Country/Region

Filter by vocabulary: issues (multisite):

 

A camp in a lake, a flooded hospital, and huts under water. With the onset of the rainy season, the tens of thousands of South Sudanese refugees in Lietchuor, Ethiopia, are even more vulnerable. This was Lietchuor refugee camp at the end of August—a lake of half-submerged huts. Water stagnates on the flat, bare terrain, making the camp uninhabitable for the 36,000 refugees during the rainy season. The only dry area is alongside the road running through the camp.

More >

 

The open-ended ceasefire agreed on August 26 put an end to 50 days of deadly conflict. Although people appear to be getting on with their lives, nothing has been resolved. They couldn’t escape the bombing and now they can’t go home, even though the guns have been silenced. The return to calm is relative for the many Gaza Strip inhabitants living without water or electricity in over-crowded schools or several families to an apartment.

More >

 

Doctors working in refugee camps know all too well that epidemics spread rapidly in settings like these and that more emergency immunization campaigns are needed to prevent them. Doctors Without Borders/Médecins Sans Frontières (MSF) wants to make pneumococcal conjugate vaccine (PCV), which can prevent deadly diseases, systematically available in emergency settings.

More >

 

Three years of war, 190,000 dead, three million refugees. Doctors Without Borders/Médecins Sans Frontières (MSF) is witness to the human suffering behind the statistics. The war leaves its mark beyond Syria, in Turkey, Lebanon, Jordan, and Iraq, as physical and psychological wounds scar its refugees. MSF teams deliver medical services to Syrian refugees in these bordering countries. See the Reach of War: http://reachofwar.msf.org/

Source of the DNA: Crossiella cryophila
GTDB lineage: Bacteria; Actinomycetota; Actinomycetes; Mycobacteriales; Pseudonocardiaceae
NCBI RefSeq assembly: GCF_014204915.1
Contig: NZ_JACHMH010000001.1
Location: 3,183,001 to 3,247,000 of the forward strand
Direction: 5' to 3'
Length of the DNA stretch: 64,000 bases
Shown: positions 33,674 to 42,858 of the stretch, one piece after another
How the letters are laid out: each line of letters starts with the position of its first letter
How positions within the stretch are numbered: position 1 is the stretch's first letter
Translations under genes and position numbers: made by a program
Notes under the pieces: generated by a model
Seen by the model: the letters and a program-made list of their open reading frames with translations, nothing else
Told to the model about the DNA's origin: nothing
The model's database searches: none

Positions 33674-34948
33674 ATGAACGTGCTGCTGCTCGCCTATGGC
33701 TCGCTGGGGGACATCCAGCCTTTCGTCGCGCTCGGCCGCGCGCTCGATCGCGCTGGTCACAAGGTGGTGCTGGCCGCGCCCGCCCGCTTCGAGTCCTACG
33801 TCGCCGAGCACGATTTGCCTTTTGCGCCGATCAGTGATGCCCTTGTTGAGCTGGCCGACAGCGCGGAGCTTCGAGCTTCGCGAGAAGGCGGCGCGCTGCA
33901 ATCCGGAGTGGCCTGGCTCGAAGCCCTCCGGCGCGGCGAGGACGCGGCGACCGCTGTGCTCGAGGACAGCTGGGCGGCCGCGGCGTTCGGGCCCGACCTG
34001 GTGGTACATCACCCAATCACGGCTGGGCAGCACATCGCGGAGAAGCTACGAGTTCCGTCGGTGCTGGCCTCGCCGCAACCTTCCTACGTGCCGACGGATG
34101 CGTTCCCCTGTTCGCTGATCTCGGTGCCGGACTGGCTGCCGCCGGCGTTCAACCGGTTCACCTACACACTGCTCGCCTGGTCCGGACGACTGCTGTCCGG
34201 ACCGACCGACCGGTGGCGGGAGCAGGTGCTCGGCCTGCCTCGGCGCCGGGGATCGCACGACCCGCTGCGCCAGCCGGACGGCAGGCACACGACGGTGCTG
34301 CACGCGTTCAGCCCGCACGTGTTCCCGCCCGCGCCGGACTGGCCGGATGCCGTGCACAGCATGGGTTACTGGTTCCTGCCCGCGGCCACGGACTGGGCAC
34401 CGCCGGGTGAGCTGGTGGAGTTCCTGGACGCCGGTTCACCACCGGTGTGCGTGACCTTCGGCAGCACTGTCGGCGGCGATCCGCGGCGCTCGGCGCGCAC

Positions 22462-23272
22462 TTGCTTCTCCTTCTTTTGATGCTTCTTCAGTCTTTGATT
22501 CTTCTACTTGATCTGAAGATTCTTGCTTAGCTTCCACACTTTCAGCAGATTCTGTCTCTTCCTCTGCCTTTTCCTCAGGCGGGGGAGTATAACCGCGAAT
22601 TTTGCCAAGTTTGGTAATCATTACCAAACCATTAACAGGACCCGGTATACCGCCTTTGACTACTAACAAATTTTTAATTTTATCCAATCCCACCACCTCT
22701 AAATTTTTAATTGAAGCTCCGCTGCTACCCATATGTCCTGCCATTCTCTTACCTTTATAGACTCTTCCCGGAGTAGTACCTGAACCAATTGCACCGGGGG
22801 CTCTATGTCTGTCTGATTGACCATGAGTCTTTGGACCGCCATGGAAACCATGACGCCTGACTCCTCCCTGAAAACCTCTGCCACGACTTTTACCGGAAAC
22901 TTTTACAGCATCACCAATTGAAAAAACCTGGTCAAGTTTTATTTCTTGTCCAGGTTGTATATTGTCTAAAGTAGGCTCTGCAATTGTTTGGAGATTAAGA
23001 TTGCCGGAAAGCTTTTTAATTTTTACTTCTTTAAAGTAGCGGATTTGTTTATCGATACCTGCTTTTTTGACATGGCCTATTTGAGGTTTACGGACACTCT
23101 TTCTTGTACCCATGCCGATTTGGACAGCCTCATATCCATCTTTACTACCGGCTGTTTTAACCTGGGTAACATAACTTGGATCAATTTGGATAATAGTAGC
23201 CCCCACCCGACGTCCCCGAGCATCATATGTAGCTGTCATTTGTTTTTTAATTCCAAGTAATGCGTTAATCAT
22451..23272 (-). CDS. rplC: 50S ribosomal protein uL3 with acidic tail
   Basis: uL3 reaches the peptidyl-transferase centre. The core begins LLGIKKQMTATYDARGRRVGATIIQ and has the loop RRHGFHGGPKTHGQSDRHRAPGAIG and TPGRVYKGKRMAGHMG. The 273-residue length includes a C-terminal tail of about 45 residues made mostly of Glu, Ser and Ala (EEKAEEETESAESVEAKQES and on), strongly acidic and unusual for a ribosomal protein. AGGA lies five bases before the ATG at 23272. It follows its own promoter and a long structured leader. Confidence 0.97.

More >

Since the June 18, Doctors Without Borders/Médecins Sans Frontières (MSF), which runs a mental health program in Hebron, has scaled up its activities and is trying to receive as many patients as possible, including children in a state of shock, and people with post-traumatic stress. In the space of one month, the team has carried out over a thousand consultations.

More >

Since the bombing of the Gaza Strip began on July 7, civilians, unable to flee this narrow piece of land, have been the main victims. Thousands have been injured. The teams at Al-Shifa hospital were overwhelmed and an Doctors Without Borders/Médecins Sans Frontières (MSF) team arrived to provide support ten days after the start of the offensive.

More >

As the Israeli offensive continues in Gaza, clashes in the West Bank, on top of several weeks of raids and arrests by Israeli forces, are taking a heavy toll on the already fragile psychological well being of Palestinians. Doctors Without Borders/Médecins Sans Frontières (MSF) launched an emergency response in mid-June and has carried out 1,146 mental health consultations for those affected by the violence since then.

More >

For Doctors Without Borders/Médecins Sans Frontières (MSF), the situation in Central African Republic (CAR) was unique: seeing a country descend into violence before its very eyes, being surround by killings and witnessing an entire community being targeted without being able to provide protection.

More >

 

"We spent much of the morning lying on the floor. We tried to work, but we had to lie down every two minutes." "At one time we wondered, must we leave? We realized if we left the situation might become even worse." "Of course it affects you. It's disturbing for the whole team." Doctors Without Borders/Médecins Sans Frontières (MSF) staff providing urgent medical care to people in Central African Republic (CAR) recount what they have seen and experienced, both professionally and personally.

More >

There are still 50,000 refugees living in M'Poko camp at Bangui airport in Central African Republic. The authorities want them to go home but this is not an option for those who sought refuge at Bangui airport five months ago.

More >

Pages